Feb. 5, 2019
Lea esta carta en español.
|Dear DPS Community,
We have completed a review of the circumstances leading to incorrect information being provided to some of our educators on visas and would like to share the results with you.
First, I want to reiterate our deep appreciation for our educators on visas and all of our immigrant communities. I deeply regret the negative impact this misinformation had on our educators and communities and I know how important it will be for us to rebuild trust.
Second, DPS has not and will never report employees to immigration. Over a period of two days, incorrect information was shared, but at no time did anyone from DPS ever contact immigration, nor did anyone share personal information about our employees on visa. Here is what occurred based on our review:
- DPS has over 100 immigrant bilingual educators working in our classrooms under H-1B visas and J visas.
- An employee in Human Resources works full-time to support the visa process for these individuals.
- This employee works directly with an outside law firm, Kolko & Casey P.C., to follow all requirements associated with the visa process. The law firm processes all individual cases for DPS employees who are working under an H-1B visa.
- After the DCTA voted to strike, many teachers on visas and their principals asked HR if the teachers could strike.
- The HR employee asked the outside law firm for guidance and they provided the email linked here. The immigration firm stated that DPS is legally required to notify the U.S. Department of Labor within three days of a strike and that a strike could “have a significant impact on H-1B employees (current and pending).”
- On Jan. 22 at 11:44 a.m., based on a misunderstanding of this guidance, the HR employee sent an email to two other Human Resources Partners who support schools. She did not consult with in-house DPS lawyers or share the language with her supervisor prior to sending. It said:
- In the [e]vent you have teachers on H or J visa that choose to strike we need to be informed as soon as possible as we are required to inform immigration and the department of state. If they have a pending case and choose to strike this could impact the decision on the case. I would advise any teacher inquiring about their personal situation to contact the immigration attorney or myself. They can seek advisement with regards to their personal situation directly from the attorney.
- This email was incorrect on three levels:
- She wrote that we are required to inform “immigration” when she intended to write that DPS is required to notify our immigration attorney;
- She incorrectly referenced notifying the Department of State, which administers the district’s J visa program, instead of the Department of Labor, which administers the district’s H-1B visa program; and
- She included her mistaken belief that our immigration attorney needed to be notified of the individual teachers on visas who chose to participate in a strike. This is not correct. The district is only required to notify the Department of Labor that a strike is occurring, not of any individual choices to strike or not strike.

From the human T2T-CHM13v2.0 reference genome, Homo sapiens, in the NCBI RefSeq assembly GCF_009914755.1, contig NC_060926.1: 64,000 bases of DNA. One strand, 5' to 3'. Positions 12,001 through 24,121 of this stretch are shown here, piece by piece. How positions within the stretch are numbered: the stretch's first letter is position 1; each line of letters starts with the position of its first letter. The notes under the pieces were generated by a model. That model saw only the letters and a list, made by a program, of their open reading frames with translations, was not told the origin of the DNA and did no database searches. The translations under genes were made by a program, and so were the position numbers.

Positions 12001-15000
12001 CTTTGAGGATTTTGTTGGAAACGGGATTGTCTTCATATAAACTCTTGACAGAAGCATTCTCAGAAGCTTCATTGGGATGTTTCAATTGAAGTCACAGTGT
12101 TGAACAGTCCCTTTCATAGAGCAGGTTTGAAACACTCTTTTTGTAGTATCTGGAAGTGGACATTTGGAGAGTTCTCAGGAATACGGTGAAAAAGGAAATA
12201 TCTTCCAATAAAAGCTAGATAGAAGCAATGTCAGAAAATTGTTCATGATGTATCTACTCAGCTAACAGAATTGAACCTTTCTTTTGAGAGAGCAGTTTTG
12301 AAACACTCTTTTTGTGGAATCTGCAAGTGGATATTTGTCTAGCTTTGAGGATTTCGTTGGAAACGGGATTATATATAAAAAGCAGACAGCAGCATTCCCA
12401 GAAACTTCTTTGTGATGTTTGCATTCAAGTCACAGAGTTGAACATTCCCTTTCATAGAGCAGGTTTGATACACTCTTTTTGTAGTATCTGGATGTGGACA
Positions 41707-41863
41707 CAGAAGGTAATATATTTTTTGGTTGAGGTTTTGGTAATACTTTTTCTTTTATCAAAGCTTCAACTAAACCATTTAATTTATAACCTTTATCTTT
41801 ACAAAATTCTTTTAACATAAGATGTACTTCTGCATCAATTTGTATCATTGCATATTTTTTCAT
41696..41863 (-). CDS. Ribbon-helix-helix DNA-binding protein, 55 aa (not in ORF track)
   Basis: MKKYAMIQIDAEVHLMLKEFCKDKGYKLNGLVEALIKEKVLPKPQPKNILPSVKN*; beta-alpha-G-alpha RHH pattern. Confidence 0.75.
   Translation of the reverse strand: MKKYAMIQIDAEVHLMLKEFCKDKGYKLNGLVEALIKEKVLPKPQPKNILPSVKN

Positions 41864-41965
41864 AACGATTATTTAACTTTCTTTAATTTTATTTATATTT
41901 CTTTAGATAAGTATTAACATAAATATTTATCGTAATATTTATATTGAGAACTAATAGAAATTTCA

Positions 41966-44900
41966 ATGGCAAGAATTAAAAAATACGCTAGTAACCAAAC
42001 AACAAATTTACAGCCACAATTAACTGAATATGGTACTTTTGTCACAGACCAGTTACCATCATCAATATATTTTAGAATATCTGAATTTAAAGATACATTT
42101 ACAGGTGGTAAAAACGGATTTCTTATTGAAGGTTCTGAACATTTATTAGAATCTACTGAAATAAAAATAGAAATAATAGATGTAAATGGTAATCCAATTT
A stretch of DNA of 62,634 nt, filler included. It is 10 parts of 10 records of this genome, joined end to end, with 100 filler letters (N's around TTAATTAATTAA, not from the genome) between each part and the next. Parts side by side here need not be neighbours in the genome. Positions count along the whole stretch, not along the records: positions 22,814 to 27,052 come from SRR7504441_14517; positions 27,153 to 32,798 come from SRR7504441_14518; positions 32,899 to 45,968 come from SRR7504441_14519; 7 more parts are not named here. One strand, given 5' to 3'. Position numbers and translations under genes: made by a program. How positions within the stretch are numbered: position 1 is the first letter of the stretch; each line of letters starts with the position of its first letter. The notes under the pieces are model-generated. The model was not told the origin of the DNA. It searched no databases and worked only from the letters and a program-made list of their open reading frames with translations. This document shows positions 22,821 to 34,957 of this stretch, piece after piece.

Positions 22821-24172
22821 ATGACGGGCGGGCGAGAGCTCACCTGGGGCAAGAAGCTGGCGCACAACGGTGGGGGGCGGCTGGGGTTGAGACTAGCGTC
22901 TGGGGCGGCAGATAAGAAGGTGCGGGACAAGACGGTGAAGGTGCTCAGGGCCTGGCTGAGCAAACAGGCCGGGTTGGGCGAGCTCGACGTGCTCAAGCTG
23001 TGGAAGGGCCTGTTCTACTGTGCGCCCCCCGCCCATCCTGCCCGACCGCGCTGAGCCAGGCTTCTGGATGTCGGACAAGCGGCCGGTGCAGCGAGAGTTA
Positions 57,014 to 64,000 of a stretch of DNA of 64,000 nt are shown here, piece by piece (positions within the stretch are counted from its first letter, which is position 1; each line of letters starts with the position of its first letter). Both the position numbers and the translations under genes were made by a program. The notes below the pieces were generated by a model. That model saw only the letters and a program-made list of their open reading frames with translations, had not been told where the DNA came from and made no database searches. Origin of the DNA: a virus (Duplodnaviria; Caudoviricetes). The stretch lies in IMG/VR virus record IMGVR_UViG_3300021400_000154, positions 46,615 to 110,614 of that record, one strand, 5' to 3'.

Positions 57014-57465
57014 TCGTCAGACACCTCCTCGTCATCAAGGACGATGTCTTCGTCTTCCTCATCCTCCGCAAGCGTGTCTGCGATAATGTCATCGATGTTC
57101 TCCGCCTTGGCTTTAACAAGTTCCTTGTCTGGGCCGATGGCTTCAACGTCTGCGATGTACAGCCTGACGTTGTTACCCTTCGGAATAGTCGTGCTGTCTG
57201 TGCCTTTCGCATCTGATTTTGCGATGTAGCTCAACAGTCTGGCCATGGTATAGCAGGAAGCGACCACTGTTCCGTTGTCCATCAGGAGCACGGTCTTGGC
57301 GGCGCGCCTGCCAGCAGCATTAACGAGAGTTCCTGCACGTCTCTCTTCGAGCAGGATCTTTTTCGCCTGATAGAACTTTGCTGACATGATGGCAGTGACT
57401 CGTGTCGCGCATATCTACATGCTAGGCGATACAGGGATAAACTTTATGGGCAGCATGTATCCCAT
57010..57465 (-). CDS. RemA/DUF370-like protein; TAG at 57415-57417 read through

- Between the afternoon of Jan. 22 and Jan. 23, this information was shared with several DPS school leaders. The HR employees never intended that an email would go directly to teachers. However, they did not take appropriate steps to safeguard that information or prevent school leaders from sharing it with teachers. Two DPS school leaders shared it with several of their employees who are on visas so that they would know about the option to reach out to the immigration attorney.
- On the evening of Jan. 24, at the end of the School Board meeting, I was informed by a teacher about one of the emails that had incorrect information. I immediately instigated a review, which led to my statement and press conference to assure our employees that they can participate in the strike and that the information was incorrect.
|Our Commitments Moving Forward
We are passionate about supporting our immigrant employees. For more than 10 years, DPS has supported immigrant teachers by sponsoring their visas, facilitating their employment and ensuring that their employment complies with all applicable legal requirements. We are deeply sorry for the negative impact that the release of this misinformation had on our immigrant teachers and communities.
While our review demonstrated that no individual was acting with malicious intent, we understand the profound damage that has been caused and will do everything in our power to repair our relationships with our teachers and communities. To remedy the harm that we have caused, DPS is taking the following actions to address our areas for growth:
We are deeply sorry for the pain and anxiety that we have caused and hope that our communities can work with us to heal. We hope that everyone will join us in this healing effort and that these mistakes not be used as a means to create further fear and division among our employees and our communities. We are committed to learning from these mistakes and to repairing the fractured relationships that they have caused.
If you ever have concerns about discrimination, harassment or retaliation (that you or someone else has experienced) you can share your concerns directly or anonymously through our Integra Hotline. We encourage all members of Team DPS and our community to take an active role in calling out any actions or words that do not align with our stated values.